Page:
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The Final Resting Place of King Arthur

King Arthur

Off the coast of North Wales in the UK, lies a tiny island with an extraordinary story to tell. A story of pilgrimage throughout the ages on an enormous scale, of a believable claim to be the true location of Avalon, the last burial place of Arthur and the current location of a solitary windswept tree, the bearer of probably the rarest fruit in the world.

Ynys Enlli, or Bardsey Island, as it is now called, can boast a history dating back before the Romans and was a place where Iron age Celts went to worship their gods. As time progressed it was visited by the Vikings, who gave it its current name, bard-sey, the island of bards, and eventually claimed by early Christians as a place of worship and pilgrimage. St Cadfan formed the first monastery on the island in the sixth century and it became such an important destination in the Christian faith that the pope himself declared that three visits to Bardsey were the equivalent to one visit to Rome.

Okay, I hear you ask, so what? Nothing special there, but now it gets interesting. So many holy men went there, that it is said that the remains of twenty thousand saints lie in the abbey’s graveyard. Twenty thousand on a tiny island no more than two kilometres square. So why is it so special?

First of all, by some extraordinary gift of nature, the environment is fantastically beneficial to good health and old age and it was recognised that on this island, the old died first. In an 1188 document called ‘Itinerary through Wales,’ Giraldus Cambrensis states:

'This island, either from the healthiness of its climate, or rather from some miracle and the merits of the Saints, has this wonderful peculiarity that the oldest people die first, because diseases are uncommon, and scarcely any die except from extreme old age.'

This is quite a claim, considering the harsh environment, and disease-ridden culture of the last two thousand years.

Throughout Celtic mythology, there are references to a fabled glasshouse where devotees grew apples as gifts for the gods. It is now believed that the early monastery boasted exactly that, a glasshouse attached to the building providing a haven against the harsh Atlantic weather.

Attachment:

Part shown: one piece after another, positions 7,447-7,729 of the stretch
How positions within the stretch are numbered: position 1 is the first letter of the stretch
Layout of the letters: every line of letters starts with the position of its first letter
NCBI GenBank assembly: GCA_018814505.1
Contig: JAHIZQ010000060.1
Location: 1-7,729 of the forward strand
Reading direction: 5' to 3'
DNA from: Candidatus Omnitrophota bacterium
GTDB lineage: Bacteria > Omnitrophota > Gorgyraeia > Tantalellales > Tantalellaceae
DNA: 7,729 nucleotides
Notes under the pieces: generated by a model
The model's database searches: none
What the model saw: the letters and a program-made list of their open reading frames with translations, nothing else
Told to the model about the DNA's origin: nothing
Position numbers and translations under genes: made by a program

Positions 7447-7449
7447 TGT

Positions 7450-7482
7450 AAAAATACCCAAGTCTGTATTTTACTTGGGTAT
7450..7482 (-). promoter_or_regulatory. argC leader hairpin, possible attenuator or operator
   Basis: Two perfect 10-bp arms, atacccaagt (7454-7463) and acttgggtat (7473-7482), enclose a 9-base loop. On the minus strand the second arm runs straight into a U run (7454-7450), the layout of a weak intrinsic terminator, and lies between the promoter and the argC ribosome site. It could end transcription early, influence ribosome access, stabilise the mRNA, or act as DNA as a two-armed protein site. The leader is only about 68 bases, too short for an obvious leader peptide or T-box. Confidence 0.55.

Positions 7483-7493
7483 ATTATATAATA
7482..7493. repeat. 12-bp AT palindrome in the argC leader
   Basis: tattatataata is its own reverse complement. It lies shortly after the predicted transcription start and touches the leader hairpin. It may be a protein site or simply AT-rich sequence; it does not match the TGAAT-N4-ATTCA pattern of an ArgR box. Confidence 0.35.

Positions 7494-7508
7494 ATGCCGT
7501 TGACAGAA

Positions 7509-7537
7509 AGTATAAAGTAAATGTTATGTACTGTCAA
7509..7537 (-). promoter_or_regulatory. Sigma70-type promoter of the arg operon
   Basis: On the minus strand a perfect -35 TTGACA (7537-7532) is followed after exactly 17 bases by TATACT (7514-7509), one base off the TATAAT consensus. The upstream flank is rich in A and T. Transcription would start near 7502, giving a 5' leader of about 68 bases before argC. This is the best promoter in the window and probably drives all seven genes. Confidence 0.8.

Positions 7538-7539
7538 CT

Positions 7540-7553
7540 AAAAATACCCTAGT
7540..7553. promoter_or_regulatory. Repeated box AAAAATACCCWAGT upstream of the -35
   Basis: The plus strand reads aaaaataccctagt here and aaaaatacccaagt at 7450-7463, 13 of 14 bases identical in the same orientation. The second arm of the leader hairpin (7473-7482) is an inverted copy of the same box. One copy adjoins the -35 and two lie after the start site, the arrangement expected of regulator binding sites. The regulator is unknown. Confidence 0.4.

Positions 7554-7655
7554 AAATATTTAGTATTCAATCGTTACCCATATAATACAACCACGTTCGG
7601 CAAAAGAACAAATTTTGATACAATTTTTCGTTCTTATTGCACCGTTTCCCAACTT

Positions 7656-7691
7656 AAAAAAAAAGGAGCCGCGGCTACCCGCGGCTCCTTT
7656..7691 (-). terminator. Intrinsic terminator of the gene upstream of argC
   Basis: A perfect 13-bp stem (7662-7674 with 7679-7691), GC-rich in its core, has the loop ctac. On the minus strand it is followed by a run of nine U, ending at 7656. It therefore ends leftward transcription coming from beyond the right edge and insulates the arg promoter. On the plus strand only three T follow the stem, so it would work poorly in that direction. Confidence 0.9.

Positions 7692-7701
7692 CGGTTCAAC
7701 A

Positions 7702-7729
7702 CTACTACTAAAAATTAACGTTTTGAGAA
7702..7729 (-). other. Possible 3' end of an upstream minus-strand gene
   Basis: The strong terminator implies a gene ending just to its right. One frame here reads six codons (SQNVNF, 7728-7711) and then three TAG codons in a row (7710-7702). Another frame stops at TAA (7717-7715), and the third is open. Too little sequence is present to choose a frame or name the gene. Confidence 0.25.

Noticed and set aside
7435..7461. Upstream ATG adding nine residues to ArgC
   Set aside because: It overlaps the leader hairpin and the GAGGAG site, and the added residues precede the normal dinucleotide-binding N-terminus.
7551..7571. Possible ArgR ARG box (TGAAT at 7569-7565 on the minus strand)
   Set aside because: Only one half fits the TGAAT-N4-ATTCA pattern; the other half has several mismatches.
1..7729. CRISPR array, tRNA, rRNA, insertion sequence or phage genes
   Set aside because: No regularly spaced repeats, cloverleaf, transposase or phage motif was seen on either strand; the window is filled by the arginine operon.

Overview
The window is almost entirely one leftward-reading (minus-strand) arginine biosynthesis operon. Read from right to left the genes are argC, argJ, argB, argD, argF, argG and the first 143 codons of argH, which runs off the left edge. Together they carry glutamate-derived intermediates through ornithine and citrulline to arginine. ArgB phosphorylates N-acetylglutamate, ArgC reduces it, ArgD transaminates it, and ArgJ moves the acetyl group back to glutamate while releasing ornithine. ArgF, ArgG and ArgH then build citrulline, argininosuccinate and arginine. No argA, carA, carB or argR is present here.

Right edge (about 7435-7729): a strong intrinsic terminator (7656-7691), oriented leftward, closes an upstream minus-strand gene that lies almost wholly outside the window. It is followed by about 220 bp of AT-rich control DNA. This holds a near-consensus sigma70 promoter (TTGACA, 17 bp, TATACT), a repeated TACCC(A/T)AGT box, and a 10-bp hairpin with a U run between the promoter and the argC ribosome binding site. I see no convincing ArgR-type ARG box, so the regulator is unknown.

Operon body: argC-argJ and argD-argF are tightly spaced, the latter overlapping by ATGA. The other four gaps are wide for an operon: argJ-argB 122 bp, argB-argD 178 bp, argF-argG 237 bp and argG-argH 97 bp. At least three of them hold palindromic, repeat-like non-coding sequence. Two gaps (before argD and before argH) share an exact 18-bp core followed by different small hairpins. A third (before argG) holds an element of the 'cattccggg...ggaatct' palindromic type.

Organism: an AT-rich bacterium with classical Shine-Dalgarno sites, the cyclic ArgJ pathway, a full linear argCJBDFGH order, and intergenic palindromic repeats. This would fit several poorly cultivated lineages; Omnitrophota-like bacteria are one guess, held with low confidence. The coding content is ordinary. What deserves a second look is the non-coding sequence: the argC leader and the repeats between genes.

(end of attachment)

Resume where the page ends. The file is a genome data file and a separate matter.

So where is this leading?

In Celtic Mythology, Avalon meant the ‘place of apples’ or was sometimes referred to as ‘the glass fortress,’ In a 14th-century manuscript, it is recorded that when Arthur died (centuries earlier) he stated that his body should be taken west and be buried on the isle of Avalon. It is also recorded that he was mortally wounded by Mordred in the battle of Camlann, commonly thought to have taken place in North Wales.

Bearing in mind the popularity of the island as not only a holy place to be buried but also for its healing and health properties, it would be a very likely place indeed to take a mortally wounded king.

To add to the intrigue, I want to bring you right up to date. In 1998, a man visited Bardsey Island to study the birdlife. While there, he noticed a solitary apple tree tucked into a protected corner of an ‘L’ shaped farmhouse. This tree was bearing fruit and the gentleman noticed it was disease-free and tasted lovely. He was intrigued as no other apple trees exist on the island due to the harsh Atlantic weather, so he sent the apple off to a friend for analysis and it was formally declared to be unique.

That is, that no other specimen was known on the entire planet!

Cuttings have subsequently been taken in an effort to propagate this unique tree and they are currently being grown around the world.

To summarise:

  • A wounded Arthur was supposed to have been taken from the battlefield to a local holy place with a glass building.

  • Bardsey was one of the holiest places of the time and apparently had a conservatory of sorts.

  • He is said to be buried with a holy army, waiting to be resurrected.

  • Twenty thousand saints seem to fit the bill nicely.

  • Avalon was known as the place of apples.

  • In welsh, Apple is called Afal, and Apples, Afalau

Finally, there is one more quirk to consider. In many versions of the legend, the body ends up in a cave on a mountain. On Bardsey, there is a solitary hill, and on this hill, there is a tiny entrance to a cave, as yet, (I believe) not excavated. It may not be the last resting place of the legendary king, but bearing in mind the extraordinary history of this island, you can’t help but wonder what other secrets of the past it may hold.

Food for thought?

See our wonderful tributes to the past here:

Great British Battles
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